SPIEGEL: Doesn’t every culture have a pain threshold for intolerance?
Žižek: There are things that are impossible to tolerate, “l’impossible-à-supporter,” as Jacques Lacan put it. What would happen if some magazine openly made fun of the Holocaust? What about jokes that are felt to be sexist or racist? The left-liberal or libertarian position on general irony or grating humor tends to go in the opposite direction — toward increased sensitivity for the defenselessness of others. You know, obscene jokes are a good test of the tolerance threshold between many cultural groups. I love them.
SPIEGEL: I’m tempted to ask, seriously?
Žižek: In earlier Yugoslavia, each constituent republic had a joke about the others. For example, Montenegrins were considered to be lazy. Montenegro has earthquakes. So why does a Montenegrin stick his penis in every hole or crevice? He’s waiting for the next trembler because he’s too lazy to masturbate. Or take the Jewish joke — they can be wonderful in their self-derision. Do you know this one? A Jewish woman of Polish origin — they’re considered to be particularly serious in nature — stoops as she cleans a tile floor. When her husband gets home and sees her stretched backside, he pulls up her skirt in excitement and takes her from behind. When he is finished, he asks his wife if she has also been brought to climax. No, she says, I still have three more tiles to go. Without obscene exchanges like that, we don’t have any real contact with each other — just a cold respect.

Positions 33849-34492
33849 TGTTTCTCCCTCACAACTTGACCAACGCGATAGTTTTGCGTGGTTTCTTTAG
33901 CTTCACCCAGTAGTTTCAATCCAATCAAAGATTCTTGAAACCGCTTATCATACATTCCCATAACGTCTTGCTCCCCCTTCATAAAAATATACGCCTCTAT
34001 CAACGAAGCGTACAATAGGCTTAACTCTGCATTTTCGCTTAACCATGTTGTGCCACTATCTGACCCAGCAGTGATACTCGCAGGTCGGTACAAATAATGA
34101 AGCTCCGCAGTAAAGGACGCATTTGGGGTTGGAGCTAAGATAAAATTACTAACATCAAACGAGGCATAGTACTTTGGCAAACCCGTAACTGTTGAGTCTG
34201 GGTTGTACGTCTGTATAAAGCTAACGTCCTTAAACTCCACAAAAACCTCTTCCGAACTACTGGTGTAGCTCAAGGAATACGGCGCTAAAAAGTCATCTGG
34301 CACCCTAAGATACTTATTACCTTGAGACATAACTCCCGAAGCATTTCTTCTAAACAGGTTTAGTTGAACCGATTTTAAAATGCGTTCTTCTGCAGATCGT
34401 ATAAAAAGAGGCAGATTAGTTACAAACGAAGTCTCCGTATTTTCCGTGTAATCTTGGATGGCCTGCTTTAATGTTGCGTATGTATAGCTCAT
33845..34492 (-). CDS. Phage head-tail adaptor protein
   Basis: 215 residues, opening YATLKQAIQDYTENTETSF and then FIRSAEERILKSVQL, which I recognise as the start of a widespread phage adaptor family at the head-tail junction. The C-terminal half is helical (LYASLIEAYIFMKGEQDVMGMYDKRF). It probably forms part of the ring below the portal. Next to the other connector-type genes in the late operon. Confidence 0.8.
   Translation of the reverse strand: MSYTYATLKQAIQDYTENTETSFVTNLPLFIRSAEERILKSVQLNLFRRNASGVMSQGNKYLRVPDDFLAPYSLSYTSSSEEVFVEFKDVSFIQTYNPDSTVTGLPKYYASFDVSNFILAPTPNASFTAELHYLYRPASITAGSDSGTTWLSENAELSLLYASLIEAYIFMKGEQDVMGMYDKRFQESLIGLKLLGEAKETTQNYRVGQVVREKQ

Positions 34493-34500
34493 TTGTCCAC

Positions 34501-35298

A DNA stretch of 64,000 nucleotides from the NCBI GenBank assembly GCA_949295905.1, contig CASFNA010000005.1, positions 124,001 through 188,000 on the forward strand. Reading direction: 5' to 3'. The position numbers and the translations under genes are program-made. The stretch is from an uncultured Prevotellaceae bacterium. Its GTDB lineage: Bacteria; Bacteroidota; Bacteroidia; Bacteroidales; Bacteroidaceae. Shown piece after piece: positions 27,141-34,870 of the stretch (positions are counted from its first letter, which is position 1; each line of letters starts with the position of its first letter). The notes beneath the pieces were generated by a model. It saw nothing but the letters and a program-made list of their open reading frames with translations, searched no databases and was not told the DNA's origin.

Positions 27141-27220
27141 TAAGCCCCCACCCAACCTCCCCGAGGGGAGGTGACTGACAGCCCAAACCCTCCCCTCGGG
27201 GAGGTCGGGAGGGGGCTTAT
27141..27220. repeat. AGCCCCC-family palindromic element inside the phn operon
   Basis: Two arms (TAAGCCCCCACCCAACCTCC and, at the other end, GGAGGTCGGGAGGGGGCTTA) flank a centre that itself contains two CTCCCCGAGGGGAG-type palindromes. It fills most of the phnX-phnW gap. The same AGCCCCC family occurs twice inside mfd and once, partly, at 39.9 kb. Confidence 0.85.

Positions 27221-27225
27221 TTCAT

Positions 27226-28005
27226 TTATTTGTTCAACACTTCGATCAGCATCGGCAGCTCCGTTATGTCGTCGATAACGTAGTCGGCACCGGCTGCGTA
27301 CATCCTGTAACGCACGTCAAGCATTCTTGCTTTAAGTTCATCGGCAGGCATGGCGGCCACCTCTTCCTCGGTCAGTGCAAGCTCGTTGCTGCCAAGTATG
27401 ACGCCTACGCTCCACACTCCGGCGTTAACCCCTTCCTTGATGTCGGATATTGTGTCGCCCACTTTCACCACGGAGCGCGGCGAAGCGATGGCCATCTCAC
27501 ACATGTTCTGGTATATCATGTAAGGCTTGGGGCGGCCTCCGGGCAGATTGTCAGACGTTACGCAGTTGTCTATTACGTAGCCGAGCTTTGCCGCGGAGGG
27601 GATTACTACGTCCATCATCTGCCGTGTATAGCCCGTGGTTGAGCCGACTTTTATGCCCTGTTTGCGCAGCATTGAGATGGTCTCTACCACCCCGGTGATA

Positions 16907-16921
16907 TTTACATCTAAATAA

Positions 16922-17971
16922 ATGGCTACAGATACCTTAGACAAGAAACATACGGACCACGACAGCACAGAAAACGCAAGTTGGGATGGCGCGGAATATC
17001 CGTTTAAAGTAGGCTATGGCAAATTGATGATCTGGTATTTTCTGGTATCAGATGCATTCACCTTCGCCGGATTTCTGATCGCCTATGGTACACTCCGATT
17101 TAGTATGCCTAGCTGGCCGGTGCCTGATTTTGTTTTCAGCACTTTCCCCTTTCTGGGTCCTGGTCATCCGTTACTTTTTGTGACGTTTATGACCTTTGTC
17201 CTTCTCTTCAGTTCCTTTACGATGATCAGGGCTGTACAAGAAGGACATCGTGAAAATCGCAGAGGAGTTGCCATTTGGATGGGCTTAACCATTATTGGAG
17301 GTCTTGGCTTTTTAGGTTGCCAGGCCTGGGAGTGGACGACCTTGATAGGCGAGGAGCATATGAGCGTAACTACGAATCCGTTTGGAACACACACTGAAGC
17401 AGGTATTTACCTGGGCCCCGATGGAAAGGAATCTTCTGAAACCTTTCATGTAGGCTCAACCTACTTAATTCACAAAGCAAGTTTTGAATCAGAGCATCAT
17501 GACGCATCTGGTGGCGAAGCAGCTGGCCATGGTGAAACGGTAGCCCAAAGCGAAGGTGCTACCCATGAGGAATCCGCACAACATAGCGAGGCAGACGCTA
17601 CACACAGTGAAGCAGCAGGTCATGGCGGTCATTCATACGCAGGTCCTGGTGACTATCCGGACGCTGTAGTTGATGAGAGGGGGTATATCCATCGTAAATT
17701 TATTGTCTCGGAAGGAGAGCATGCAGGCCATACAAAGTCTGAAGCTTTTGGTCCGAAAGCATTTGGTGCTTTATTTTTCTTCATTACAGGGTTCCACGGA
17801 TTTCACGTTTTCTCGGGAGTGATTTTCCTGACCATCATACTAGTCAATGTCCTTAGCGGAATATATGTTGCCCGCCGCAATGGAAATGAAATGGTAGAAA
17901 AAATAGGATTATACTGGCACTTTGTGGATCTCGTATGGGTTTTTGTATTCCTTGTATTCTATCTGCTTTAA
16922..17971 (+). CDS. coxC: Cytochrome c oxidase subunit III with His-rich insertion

SPIEGEL: I wouldn’t put too much faith in the strength of tests like that.
Žižek: There are limits, certainly. It becomes an explosive problem if two ethnic or religious groups live together in close vicinity who have irreconcilable ways of life and, as such, perceive criticism of their religion or way of life as being an attack on their very identity.
SPIEGEL: Is that not precisely the explosiveness packed in a statement that has recently become popular — namely that Islam is also a part of Europe?